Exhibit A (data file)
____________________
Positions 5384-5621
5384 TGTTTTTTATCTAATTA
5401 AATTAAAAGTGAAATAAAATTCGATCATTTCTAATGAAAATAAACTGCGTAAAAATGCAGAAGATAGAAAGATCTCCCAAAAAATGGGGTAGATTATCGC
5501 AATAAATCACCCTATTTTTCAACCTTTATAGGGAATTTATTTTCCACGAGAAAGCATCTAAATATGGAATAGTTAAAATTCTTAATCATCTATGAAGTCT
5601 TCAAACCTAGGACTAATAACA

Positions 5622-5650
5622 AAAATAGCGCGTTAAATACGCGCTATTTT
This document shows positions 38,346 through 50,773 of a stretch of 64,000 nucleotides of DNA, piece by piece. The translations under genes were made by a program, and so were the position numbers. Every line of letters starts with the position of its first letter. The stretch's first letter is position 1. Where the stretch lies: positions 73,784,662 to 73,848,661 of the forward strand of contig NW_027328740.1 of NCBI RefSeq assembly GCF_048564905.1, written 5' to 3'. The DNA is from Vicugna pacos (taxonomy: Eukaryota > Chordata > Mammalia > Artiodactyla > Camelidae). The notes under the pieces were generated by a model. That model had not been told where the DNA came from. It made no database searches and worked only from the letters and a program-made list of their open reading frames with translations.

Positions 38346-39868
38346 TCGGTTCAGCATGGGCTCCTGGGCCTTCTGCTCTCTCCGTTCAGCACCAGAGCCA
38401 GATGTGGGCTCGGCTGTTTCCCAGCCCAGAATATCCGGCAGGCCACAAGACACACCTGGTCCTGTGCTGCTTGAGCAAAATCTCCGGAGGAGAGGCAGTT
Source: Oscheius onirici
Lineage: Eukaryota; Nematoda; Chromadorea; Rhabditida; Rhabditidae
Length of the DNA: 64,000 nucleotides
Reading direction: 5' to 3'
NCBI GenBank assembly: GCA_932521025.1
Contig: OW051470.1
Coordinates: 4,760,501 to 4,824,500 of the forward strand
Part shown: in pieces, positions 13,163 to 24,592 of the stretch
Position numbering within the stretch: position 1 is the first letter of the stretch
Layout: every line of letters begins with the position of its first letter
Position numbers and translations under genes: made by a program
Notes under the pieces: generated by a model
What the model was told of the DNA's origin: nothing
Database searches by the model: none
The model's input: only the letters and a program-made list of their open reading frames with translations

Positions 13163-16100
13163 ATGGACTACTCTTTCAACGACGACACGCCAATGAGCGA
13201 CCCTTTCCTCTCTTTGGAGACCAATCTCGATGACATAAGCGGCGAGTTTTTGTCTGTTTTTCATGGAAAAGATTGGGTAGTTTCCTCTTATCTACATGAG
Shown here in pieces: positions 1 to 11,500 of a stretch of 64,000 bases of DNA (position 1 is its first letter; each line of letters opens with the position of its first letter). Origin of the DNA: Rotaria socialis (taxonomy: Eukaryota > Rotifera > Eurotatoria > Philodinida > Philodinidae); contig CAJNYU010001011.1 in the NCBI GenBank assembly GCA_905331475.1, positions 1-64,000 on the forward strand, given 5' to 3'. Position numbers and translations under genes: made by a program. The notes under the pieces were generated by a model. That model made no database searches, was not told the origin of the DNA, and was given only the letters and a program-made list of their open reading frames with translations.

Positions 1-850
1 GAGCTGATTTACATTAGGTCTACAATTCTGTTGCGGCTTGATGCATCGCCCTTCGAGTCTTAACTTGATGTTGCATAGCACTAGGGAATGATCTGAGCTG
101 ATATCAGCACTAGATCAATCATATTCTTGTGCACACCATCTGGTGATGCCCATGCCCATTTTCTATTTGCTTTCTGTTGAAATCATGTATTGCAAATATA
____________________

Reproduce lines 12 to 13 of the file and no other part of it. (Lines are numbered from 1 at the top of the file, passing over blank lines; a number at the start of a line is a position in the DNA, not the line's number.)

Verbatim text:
Source: Oscheius onirici
Lineage: Eukaryota; Nematoda; Chromadorea; Rhabditida; Rhabditidae